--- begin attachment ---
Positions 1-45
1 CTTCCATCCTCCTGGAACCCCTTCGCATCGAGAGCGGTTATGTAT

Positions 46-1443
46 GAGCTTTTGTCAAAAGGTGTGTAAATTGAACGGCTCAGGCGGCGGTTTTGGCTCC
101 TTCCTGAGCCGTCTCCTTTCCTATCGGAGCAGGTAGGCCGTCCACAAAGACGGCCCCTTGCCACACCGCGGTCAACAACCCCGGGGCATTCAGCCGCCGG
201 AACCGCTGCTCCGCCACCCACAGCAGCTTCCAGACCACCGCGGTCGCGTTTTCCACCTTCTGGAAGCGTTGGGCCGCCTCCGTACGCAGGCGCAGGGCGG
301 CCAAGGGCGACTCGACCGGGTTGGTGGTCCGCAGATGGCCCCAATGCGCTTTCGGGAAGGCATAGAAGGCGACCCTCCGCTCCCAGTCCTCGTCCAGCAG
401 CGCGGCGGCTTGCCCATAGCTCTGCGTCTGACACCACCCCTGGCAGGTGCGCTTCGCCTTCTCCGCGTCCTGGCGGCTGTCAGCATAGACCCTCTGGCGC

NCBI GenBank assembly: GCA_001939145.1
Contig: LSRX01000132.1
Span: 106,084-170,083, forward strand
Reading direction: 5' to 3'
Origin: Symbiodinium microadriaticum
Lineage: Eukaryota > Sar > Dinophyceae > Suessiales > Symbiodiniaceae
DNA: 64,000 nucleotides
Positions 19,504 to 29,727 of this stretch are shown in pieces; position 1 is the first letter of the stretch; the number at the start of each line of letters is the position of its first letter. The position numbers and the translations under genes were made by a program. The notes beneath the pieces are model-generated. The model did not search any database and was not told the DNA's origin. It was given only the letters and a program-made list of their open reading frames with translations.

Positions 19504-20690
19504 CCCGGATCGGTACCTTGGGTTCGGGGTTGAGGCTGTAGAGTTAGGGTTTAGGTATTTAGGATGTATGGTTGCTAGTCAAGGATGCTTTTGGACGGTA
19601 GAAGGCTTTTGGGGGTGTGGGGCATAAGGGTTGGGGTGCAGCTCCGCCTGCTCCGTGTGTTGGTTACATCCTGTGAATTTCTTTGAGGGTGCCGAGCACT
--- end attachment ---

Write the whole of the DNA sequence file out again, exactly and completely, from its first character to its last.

Positions 1-45
1 CTTCCATCCTCCTGGAACCCCTTCGCATCGAGAGCGGTTATGTAT

Positions 46-1443
46 GAGCTTTTGTCAAAAGGTGTGTAAATTGAACGGCTCAGGCGGCGGTTTTGGCTCC
101 TTCCTGAGCCGTCTCCTTTCCTATCGGAGCAGGTAGGCCGTCCACAAAGACGGCCCCTTGCCACACCGCGGTCAACAACCCCGGGGCATTCAGCCGCCGG
201 AACCGCTGCTCCGCCACCCACAGCAGCTTCCAGACCACCGCGGTCGCGTTTTCCACCTTCTGGAAGCGTTGGGCCGCCTCCGTACGCAGGCGCAGGGCGG
301 CCAAGGGCGACTCGACCGGGTTGGTGGTCCGCAGATGGCCCCAATGCGCTTTCGGGAAGGCATAGAAGGCGACCCTCCGCTCCCAGTCCTCGTCCAGCAG
401 CGCGGCGGCTTGCCCATAGCTCTGCGTCTGACACCACCCCTGGCAGGTGCGCTTCGCCTTCTCCGCGTCCTGGCGGCTGTCAGCATAGACCCTCTGGCGC

NCBI GenBank assembly: GCA_001939145.1
Contig: LSRX01000132.1
Span: 106,084-170,083, forward strand
Reading direction: 5' to 3'
Origin: Symbiodinium microadriaticum
Lineage: Eukaryota > Sar > Dinophyceae > Suessiales > Symbiodiniaceae
DNA: 64,000 nucleotides
Positions 19,504 to 29,727 of this stretch are shown in pieces; position 1 is the first letter of the stretch; the number at the start of each line of letters is the position of its first letter. The position numbers and the translations under genes were made by a program. The notes beneath the pieces are model-generated. The model did not search any database and was not told the DNA's origin. It was given only the letters and a program-made list of their open reading frames with translations.

Positions 19504-20690
19504 CCCGGATCGGTACCTTGGGTTCGGGGTTGAGGCTGTAGAGTTAGGGTTTAGGTATTTAGGATGTATGGTTGCTAGTCAAGGATGCTTTTGGACGGTA
19601 GAAGGCTTTTGGGGGTGTGGGGCATAAGGGTTGGGGTGCAGCTCCGCCTGCTCCGTGTGTTGGTTACATCCTGTGAATTTCTTTGAGGGTGCCGAGCACT